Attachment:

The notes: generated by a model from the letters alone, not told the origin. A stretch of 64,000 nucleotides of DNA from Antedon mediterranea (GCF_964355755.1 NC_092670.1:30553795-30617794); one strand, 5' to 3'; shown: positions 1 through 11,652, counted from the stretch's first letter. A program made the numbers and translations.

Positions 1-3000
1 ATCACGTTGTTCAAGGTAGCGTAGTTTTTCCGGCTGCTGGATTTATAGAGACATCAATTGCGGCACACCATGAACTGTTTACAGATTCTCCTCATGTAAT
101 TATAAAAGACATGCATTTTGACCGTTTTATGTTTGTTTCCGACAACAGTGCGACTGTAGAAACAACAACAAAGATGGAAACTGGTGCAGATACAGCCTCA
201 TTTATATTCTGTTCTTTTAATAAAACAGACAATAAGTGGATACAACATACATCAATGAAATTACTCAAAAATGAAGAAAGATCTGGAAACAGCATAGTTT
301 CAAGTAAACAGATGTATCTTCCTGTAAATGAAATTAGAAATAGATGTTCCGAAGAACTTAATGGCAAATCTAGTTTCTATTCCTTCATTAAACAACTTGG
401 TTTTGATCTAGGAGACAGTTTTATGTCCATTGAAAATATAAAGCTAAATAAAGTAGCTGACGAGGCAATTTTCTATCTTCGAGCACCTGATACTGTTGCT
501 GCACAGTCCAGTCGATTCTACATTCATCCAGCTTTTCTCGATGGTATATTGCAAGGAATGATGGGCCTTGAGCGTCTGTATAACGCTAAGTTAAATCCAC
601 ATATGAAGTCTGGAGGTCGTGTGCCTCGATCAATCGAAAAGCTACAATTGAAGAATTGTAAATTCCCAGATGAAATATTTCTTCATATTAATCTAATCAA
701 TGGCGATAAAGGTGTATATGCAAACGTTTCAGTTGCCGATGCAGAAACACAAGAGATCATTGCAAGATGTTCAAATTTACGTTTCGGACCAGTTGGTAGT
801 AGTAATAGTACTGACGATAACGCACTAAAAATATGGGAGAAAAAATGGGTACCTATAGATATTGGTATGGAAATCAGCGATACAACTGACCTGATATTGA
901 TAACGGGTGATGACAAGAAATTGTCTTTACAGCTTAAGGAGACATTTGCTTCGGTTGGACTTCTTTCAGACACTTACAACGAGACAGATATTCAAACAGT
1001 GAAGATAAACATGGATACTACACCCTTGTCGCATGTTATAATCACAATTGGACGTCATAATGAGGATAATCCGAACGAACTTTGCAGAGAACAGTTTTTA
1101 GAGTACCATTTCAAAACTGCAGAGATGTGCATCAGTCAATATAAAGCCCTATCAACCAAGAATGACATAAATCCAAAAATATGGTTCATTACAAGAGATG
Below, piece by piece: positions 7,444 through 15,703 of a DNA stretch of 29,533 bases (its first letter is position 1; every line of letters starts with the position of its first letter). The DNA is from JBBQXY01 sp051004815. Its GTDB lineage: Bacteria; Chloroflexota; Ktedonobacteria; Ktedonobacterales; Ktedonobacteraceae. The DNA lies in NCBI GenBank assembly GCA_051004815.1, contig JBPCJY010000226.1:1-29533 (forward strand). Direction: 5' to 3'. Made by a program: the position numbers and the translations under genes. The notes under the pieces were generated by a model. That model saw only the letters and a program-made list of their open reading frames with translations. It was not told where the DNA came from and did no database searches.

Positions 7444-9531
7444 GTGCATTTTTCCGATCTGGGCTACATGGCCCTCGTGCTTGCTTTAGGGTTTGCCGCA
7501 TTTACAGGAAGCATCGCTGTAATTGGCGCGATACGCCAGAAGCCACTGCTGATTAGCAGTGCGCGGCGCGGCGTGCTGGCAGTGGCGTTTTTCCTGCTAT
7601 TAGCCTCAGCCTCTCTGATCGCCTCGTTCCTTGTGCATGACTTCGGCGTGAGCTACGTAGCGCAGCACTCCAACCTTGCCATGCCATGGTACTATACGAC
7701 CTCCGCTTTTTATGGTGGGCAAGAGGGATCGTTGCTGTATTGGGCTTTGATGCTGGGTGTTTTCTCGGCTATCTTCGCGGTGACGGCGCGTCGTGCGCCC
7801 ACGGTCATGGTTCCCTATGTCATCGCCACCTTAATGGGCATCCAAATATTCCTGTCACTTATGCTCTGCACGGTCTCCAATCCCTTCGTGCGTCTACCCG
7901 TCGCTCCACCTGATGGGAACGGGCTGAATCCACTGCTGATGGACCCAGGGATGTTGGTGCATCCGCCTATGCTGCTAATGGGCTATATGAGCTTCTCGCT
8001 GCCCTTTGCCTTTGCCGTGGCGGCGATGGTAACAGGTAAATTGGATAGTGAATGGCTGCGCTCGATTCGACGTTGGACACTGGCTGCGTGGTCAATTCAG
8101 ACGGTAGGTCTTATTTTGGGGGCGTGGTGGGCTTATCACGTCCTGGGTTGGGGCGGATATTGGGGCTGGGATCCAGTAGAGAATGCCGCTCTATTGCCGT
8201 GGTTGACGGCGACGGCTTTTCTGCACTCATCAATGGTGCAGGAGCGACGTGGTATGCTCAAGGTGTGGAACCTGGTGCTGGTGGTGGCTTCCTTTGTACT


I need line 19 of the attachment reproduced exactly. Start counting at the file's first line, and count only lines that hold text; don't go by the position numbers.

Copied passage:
7601 TAGCCTCAGCCTCTCTGATCGCCTCGTTCCTTGTGCATGACTTCGGCGTGAGCTACGTAGCGCAGCACTCCAACCTTGCCATGCCATGGTACTATACGAC